Retrospective analysis of 42 acromegalic patients cured after conventional radiotherapy (CRT, n=31) or radiosurgery by gamma-knife (GKRS, n=11) followed for a median period of 16.5 years (range: 2–40). Totally, 56 patients cured by surgery alone, with similar GH/IGF1 levels and duration of disease remission, served as control group.
Changes in cardiovascular risk factors, such as body mass index, glucose metabolism, insulin resistance, blood pressure, and lipid profile (pre-defined primary end point) and occurrence of new major cardio- and cerebrovascular events (secondary end point) during follow-up.
The number of obese, hypertensive, and dyslipidemic subjects increased over time only in patients cured with RT. In contrast, the glucose response to the oral glucose tolerance test and the percentage of subjects with glucose alterations improved only in controls. As expected, the percentage of patients with pituitary failure was deeply higher among RT patients than among controls (86 vs 30%, P<0.0005). Despite these findings, a similar number of RT patients and controls developed major cardio- or cerebrovascular events (4/42 vs 3/56, P: NS). No differences were found between CRT and GKRS subgroups.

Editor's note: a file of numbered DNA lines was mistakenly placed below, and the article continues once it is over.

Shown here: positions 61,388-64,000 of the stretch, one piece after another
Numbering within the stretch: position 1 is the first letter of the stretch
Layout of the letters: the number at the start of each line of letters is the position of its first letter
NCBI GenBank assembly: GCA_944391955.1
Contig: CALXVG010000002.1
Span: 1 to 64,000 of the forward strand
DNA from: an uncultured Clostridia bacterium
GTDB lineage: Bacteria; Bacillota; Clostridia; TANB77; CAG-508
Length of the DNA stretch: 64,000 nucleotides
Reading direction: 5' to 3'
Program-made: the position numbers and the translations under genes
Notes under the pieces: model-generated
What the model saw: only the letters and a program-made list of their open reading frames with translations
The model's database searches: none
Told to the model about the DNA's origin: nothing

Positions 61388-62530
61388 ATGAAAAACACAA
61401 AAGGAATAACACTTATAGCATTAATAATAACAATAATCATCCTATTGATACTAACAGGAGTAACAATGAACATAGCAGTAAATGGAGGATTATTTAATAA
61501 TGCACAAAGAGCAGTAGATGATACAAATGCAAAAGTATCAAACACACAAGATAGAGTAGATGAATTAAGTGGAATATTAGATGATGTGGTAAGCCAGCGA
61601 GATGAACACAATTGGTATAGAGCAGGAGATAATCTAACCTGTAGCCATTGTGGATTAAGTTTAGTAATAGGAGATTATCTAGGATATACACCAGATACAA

Previous RT seems to be associated with a worse metabolic profile in acromegalic patients studied after a long-term follow-up. Nevertheless, a direct link between RT and cardiovascular events remains to be proven.
Cristina L Ronchi, Erica Rizzo, Andrea G Lania, Rosario Pivonello, Silvia Grottoli, Annamaria Colao, Ezio Ghigo, Anna Spada, Maura Arosio, and Paolo Beck-Peccoz
It is still unknown whether prolonged treatment with somatostatin analogs (SSTa) may cause a long-lasting disease remission in GH-secreting adenomas after drug discontinuation. The aim of the present study was to investigate the evolution of GH/IGF-I secretion and tumor mass after SSTa withdrawal in patients affected by acromegaly.
Patients and Design
A total of 27 patients with acromegaly (12 de novo and 15 previously operated) were treated with SSTa for a median period of 48 months and considered optimally controlled in hormonal and neuroradiological terms. None of them were previously irradiated.